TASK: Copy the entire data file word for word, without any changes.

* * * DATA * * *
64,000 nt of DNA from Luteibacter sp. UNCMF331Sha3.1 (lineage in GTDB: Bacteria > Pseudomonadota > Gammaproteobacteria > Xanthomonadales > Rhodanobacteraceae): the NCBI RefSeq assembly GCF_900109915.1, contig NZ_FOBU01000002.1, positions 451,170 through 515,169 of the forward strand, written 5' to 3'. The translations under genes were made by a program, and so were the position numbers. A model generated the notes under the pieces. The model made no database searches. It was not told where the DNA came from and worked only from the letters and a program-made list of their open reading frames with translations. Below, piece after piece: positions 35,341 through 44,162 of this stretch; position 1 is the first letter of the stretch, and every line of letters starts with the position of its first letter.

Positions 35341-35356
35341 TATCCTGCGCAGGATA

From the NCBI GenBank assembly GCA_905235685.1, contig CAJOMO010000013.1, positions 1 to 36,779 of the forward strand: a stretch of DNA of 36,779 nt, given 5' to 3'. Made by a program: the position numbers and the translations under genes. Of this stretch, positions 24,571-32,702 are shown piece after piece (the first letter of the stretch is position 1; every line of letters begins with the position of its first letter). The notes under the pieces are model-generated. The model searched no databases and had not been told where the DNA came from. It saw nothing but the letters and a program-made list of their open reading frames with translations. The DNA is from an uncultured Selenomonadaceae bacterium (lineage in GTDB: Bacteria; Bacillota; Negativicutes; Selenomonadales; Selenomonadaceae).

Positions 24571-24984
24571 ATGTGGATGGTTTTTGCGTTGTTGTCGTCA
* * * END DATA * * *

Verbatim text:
64,000 nt of DNA from Luteibacter sp. UNCMF331Sha3.1 (lineage in GTDB: Bacteria > Pseudomonadota > Gammaproteobacteria > Xanthomonadales > Rhodanobacteraceae): the NCBI RefSeq assembly GCF_900109915.1, contig NZ_FOBU01000002.1, positions 451,170 through 515,169 of the forward strand, written 5' to 3'. The translations under genes were made by a program, and so were the position numbers. A model generated the notes under the pieces. The model made no database searches. It was not told where the DNA came from and worked only from the letters and a program-made list of their open reading frames with translations. Below, piece after piece: positions 35,341 through 44,162 of this stretch; position 1 is the first letter of the stretch, and every line of letters starts with the position of its first letter.

Positions 35341-35356
35341 TATCCTGCGCAGGATA

From the NCBI GenBank assembly GCA_905235685.1, contig CAJOMO010000013.1, positions 1 to 36,779 of the forward strand: a stretch of DNA of 36,779 nt, given 5' to 3'. Made by a program: the position numbers and the translations under genes. Of this stretch, positions 24,571-32,702 are shown piece after piece (the first letter of the stretch is position 1; every line of letters begins with the position of its first letter). The notes under the pieces are model-generated. The model searched no databases and had not been told where the DNA came from. It saw nothing but the letters and a program-made list of their open reading frames with translations. The DNA is from an uncultured Selenomonadaceae bacterium (lineage in GTDB: Bacteria; Bacillota; Negativicutes; Selenomonadales; Selenomonadaceae).

Positions 24571-24984
24571 ATGTGGATGGTTTTTGCGTTGTTGTCGTCA